“Toto, I’ve a feeling we’re not in Kansas any more.” – Dorothy to her little doggie in The Wizard Of Oz
I’ve been putting this one off a bit because I’m not sure what I think about Windows 8 and certainly not what to say about it.
It is a big move for Microsoft in so many ways. They HAVE to make some big, bold moves if they want to regain relevance outside of the corporate world. Yet those very gambles may cost them dearly inside the corporate world.
The story I’d like to tell is this: Microsoft debuted its new Metro styling with the hugely popular Windows Phone 7. Critics loved the simple, intuitive interface and the buying public flocked to it en masse. That success has really paid off and now the venerable Windows platform is receiving the long-overdue makeover the public has been demanding. Metro For The Win!
I would sure love to tell that story but only parts of it are true. The critics by and large have loved Windows Phone. The buying public, however, has not.
My reactions upon first using Windows 8 went something like this:
- This looks awesome!
- So… pretty…
- Try app
- Hmm. Full screen, eh? Guess I can get used to that.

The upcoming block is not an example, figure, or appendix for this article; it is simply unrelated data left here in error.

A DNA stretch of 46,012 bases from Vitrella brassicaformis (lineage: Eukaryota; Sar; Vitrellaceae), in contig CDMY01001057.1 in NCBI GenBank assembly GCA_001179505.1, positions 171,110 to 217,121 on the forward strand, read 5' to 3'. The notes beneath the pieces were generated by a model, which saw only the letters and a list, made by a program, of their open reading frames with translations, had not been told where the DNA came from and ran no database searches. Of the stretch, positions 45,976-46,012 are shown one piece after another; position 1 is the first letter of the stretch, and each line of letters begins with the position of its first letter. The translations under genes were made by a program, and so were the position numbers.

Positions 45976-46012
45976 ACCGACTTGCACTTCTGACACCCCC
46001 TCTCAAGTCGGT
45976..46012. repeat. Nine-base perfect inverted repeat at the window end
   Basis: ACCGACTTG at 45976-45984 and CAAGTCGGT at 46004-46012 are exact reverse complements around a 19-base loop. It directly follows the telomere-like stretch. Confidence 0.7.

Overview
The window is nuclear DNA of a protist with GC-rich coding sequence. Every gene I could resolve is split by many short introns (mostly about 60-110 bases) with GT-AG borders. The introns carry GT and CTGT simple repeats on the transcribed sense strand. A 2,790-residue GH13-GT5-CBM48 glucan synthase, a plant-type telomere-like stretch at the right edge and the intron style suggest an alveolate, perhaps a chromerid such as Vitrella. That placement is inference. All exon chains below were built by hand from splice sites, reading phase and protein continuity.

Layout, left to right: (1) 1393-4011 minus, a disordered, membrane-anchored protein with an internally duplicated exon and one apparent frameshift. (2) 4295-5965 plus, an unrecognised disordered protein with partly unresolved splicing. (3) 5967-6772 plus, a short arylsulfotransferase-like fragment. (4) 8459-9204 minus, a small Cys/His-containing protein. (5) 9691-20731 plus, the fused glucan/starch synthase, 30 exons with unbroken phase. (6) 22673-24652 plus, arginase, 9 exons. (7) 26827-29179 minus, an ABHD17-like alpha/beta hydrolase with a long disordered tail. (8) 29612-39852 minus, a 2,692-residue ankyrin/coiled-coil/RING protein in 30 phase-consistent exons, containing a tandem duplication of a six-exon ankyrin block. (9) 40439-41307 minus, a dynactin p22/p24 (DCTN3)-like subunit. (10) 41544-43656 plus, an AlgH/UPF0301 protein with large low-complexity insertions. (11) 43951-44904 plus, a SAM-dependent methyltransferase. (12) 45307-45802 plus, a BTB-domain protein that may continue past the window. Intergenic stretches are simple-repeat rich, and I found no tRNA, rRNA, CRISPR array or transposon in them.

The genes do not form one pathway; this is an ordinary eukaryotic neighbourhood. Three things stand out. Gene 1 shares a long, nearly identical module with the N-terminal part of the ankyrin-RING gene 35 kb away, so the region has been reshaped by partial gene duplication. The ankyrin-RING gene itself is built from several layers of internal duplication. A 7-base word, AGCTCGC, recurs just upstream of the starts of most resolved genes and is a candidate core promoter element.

- How do I close it? Oh, I don’t?
- Oh wait, I can grab it and throw it offscreen to close it. I’m a WebOS device owner, I’m used to doing that.
- This would totally ROCK on a touch device
- Shame I don’t have a touch device
OK, I’ll summarize the next few hours: “Where’s the…”, “What happened to the…”, “How do I…”, etc.
Sounds pretty negative, so I will say that after a week or so with Windows 8 there are things I really like. I will also say that there is NO doubt I’ll be productive in Windows 8 and get stuff done once I’m more familiar with it.
Now for the “uh-ohs”.
First, it won’t matter whether I as a developer like Win 8. If the public at large rejects it, I can’t put my development efforts there. Lesson learned on Windows Phone… “If a developer fails in the forest and there are no users, will anyone make the sound of one hand clapping?”
Next, when I am casually using Win 8 I love it. I especially like browsing in the Metro world with no plug-ins. Down right liberating. I really didn’t expect that reaction. Yes, I could block plug-ins in any browser, but I never realized I wanted to until I used Metro IE.
Bit of an identity crisis for IE, however, since it behaves differently in Metro than in “Destktop” modes. Desktop mode can have plug-ins and behaves like a “normal”, windowed browser. In Metro it is full screen and plug-in free.
Interestingly enough, so far I have DENIED all plug-ins when in desktop mode IE. When I say I like the browsing experience in Metro, I mean I like it so much that I GLEEFULLY click the DENY/REJECT/REPENT-YE-SINFUL-WEBSITE button when the inevitable “Do you want to install our proprietary ad delivery system” plug-in dialog pops up.
Speaking of an identity crisis… What do you call a product called “Windows” that decides to do away with “windows”? Kind of like driving a Ford Horseless Carriage named for a horse (Mustang, anyone?).